Heel Spurs: 5 Important Things to Know

Heel spurs can be a real pain—literally. If you’re dealing with sharp pain in your heel, especially when you walk or stand for long periods, you might have a heel spur. This blog will explain what heel spurs are, their symptoms, how they are diagnosed, the risk factors that contribute to them, treatment options, and preventive tips. Let’s dive in.

What Are Heel Spurs?

Heel spurs are bony growths that form on the underside of the heel bone, also known as the calcaneus. They develop when there’s excessive stress or strain on the foot, causing calcium deposits to build up. This process is often triggered by chronic inflammation in the plantar fascia, a thick band of tissue connecting your heel to your toes. Heel spurs can form over months or years and may not always cause pain, but when they do, the discomfort can be intense.

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Symptoms and Diagnosis


The most common symptom of heel spurs is a sharp pain in the heel, which is usually worse when you take your first steps in the morning or after a long period of rest. Other symptoms include:

  • Pain during walking or standing: This discomfort can worsen with prolonged activity.
  • Swelling and redness: In some cases, the affected area may be visibly swollen or feel warm.
  • Stiffness: This can occur, especially after waking up or sitting for an extended time.


To diagnose heel spurs, doctors typically start with a physical examination to assess foot structure and identify any visible signs of stress. X-rays are the most common imaging tool used to confirm the presence of heel spurs and determine their size and location. Additional diagnostic methods, such as MRI or CT scans, might be used to rule out other possible causes of heel pain.

Causes and Risk Factors

Heel spurs develop due to prolonged stress on the foot, but what causes this stress? Here are some common risk factors:

  • Overuse or Repetitive Stress: This can occur in athletes or people whose jobs require long hours of standing or walking.
  • Improper Footwear: Shoes that lack proper support can lead to abnormal foot mechanics, contributing to heel spurs.
  • Age-Related Changes: As you age, the fat pad under your heel might thin, leading to more stress on the heel bone.
  • Medical Conditions: Conditions like plantar fasciitis or arthritis can increase the risk of heel spurs.
  • Foot Structure: Having flat feet or high arches can lead to improper foot alignment, increasing stress on the heel.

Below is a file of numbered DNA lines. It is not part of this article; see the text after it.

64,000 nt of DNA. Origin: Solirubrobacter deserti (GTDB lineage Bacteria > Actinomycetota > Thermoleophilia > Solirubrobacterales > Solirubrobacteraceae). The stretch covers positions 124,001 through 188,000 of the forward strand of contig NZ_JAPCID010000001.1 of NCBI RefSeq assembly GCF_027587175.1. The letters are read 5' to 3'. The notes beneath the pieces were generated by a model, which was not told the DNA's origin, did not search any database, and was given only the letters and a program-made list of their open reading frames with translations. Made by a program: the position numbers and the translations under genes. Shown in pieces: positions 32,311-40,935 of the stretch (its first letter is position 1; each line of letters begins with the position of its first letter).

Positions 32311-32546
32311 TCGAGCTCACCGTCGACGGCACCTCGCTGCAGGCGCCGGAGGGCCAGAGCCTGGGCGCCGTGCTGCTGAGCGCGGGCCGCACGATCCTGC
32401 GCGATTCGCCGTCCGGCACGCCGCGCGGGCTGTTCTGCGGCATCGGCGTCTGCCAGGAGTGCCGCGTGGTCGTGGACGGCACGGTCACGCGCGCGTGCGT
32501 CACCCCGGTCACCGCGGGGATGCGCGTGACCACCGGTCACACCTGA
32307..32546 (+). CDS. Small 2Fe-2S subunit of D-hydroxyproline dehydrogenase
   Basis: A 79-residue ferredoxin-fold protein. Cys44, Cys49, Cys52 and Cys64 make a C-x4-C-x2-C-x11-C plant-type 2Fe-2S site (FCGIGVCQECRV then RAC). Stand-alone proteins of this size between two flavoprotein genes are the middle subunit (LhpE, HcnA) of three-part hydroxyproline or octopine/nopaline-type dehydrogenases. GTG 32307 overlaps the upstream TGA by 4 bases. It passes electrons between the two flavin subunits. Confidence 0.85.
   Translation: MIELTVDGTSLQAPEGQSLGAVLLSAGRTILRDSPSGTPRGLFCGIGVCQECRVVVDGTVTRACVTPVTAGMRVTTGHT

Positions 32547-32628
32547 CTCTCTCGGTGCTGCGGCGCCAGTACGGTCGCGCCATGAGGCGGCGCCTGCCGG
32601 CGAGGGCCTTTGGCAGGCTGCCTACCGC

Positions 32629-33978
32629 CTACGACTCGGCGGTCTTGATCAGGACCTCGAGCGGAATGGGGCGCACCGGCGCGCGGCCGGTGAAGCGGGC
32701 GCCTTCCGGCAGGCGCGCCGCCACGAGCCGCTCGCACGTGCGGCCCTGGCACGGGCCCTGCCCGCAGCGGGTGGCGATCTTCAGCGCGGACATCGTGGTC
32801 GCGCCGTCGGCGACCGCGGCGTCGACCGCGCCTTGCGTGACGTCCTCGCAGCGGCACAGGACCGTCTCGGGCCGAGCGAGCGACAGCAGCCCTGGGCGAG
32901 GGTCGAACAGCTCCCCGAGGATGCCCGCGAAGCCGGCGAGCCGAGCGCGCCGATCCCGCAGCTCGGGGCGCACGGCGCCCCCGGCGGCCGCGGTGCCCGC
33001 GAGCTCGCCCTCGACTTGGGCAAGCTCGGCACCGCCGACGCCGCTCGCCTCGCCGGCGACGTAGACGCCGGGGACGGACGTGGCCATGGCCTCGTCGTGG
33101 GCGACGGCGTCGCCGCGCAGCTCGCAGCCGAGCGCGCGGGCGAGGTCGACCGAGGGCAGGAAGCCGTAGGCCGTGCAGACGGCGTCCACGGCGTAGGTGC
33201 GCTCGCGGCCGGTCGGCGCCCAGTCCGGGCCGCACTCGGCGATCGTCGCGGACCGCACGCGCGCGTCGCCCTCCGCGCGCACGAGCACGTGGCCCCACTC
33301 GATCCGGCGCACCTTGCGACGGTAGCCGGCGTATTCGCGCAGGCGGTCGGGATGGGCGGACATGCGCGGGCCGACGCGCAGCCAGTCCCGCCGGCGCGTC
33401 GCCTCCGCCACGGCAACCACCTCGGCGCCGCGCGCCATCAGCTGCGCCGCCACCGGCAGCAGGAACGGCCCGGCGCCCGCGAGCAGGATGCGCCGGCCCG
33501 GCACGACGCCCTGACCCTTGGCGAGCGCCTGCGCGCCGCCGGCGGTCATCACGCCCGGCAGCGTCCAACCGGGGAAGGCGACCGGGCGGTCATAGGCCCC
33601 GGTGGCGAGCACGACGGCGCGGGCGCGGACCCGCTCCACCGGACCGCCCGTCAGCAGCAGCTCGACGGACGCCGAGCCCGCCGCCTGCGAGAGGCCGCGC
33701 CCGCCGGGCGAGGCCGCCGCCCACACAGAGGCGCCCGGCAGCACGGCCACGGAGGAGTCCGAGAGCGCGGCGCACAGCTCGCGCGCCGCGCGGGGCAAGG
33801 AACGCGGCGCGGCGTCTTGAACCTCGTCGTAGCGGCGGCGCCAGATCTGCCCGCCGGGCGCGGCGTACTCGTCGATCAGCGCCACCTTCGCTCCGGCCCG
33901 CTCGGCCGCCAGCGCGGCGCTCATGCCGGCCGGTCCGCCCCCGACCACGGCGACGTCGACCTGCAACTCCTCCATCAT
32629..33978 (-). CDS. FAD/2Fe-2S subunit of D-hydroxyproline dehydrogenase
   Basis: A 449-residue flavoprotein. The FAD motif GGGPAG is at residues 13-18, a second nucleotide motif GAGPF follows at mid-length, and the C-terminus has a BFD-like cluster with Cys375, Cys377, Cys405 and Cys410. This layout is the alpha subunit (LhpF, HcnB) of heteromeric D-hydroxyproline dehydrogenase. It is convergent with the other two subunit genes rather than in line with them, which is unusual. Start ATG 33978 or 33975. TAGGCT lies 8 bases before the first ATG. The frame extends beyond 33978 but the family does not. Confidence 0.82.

Treatment Options

There are various treatment options for heel spurs, ranging from conservative approaches to surgical interventions, depending on the severity of the symptoms and the underlying cause.

Conservative Treatments

  • Rest, Ice, and Elevation (RICE): This classic approach helps reduce inflammation and pain.
  • Orthotic Inserts: Custom orthotic inserts can provide the necessary support and improve foot alignment.
  • Physical Therapy: Exercises aimed at strengthening foot muscles and improving flexibility can reduce stress on the heel.
  • Nonsteroidal Anti-Inflammatory Drugs (NSAIDs): Medications like ibuprofen or aspirin can help reduce inflammation and manage pain.
  • Corticosteroid Injections: For severe pain, corticosteroids can provide temporary relief from inflammation.

Advanced Treatments

  • Surgical Options: Surgery is typically a last resort. It may involve releasing the plantar fascia or removing the spur itself if other treatments don’t provide relief.
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Prevention and Lifestyle Tips

Preventing heel spurs and managing symptoms requires a combination of proper footwear, healthy lifestyle choices, and preventive measures. Here are some practical tips:

  • Choose Supportive Footwear: Look for shoes with adequate arch support and cushioning. Avoid high heels or shoes with minimal support.
  • Limit High-Impact Activities: Reduce activities that put excessive strain on the feet, such as running on hard surfaces.
  • Maintain a Healthy Weight: Excess weight can increase pressure on the feet and heels.
  • Stretch and Warm-Up: Incorporate stretching exercises into your daily routine to maintain flexibility.
  • Replace Worn-Out Shoes: Ensure your shoes offer proper support and cushioning by replacing them when they are worn out.
  • Use Orthotic Inserts: If you have foot structure issues, orthotic inserts can help maintain proper alignment.
  • Seek Professional Help: If you experience persistent heel pain, don’t hesitate to seek medical attention. Early diagnosis can prevent complications and lead to more effective treatment.

If you’re experiencing persistent heel pain or discomfort, don’t suffer in silence. Reach out to our podiatrists for a thorough evaluation. A proper diagnosis and a personalized treatment plan can make a significant difference in your comfort and quality of life. Contact our foot and ankle specialists today to schedule an appointment and take the first step toward a more comfortable, pain-free future.

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